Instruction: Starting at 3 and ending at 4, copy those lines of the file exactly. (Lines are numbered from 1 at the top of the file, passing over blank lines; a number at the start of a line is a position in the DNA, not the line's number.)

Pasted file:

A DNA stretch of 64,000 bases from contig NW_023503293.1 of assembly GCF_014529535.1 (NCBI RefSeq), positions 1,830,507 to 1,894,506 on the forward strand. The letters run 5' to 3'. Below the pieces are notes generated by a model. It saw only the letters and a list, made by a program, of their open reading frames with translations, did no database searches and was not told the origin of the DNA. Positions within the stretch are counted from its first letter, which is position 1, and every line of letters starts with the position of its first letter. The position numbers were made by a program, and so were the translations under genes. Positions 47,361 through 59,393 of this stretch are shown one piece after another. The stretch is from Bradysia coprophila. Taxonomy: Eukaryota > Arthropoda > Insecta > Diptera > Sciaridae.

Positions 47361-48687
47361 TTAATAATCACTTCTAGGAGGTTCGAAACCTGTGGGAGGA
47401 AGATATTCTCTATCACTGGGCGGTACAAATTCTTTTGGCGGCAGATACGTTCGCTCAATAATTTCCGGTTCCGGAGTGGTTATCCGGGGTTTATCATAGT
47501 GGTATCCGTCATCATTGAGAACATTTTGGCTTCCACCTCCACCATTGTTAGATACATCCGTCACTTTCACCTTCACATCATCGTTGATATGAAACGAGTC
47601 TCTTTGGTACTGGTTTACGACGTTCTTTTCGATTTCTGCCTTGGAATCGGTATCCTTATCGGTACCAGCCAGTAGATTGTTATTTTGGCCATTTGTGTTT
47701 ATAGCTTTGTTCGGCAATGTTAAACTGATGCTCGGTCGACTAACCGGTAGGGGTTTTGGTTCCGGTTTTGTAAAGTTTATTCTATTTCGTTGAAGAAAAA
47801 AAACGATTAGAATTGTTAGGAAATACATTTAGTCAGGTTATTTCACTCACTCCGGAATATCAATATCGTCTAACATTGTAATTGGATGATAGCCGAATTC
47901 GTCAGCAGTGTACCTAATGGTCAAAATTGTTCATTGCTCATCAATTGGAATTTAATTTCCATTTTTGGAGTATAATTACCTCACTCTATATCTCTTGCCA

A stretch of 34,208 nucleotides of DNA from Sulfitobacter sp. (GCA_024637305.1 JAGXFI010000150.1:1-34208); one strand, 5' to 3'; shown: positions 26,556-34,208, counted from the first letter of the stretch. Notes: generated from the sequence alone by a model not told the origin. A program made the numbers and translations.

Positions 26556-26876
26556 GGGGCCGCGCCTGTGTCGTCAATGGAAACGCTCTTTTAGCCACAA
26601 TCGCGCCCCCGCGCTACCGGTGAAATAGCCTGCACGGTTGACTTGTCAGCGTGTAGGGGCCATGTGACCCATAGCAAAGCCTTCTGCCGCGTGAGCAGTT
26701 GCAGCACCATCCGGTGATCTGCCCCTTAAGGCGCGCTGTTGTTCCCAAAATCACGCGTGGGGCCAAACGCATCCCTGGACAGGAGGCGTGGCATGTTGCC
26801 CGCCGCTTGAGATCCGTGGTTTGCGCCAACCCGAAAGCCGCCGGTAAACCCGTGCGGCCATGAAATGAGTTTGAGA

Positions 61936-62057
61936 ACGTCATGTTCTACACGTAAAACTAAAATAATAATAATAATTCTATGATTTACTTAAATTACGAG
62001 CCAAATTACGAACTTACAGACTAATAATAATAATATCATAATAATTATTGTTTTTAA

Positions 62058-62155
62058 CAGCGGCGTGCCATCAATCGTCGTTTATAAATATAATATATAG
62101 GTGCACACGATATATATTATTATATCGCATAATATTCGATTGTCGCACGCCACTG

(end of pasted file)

47361 TTAATAATCACTTCTAGGAGGTTCGAAACCTGTGGGAGGA
47401 AGATATTCTCTATCACTGGGCGGTACAAATTCTTTTGGCGGCAGATACGTTCGCTCAATAATTTCCGGTTCCGGAGTGGTTATCCGGGGTTTATCATAGT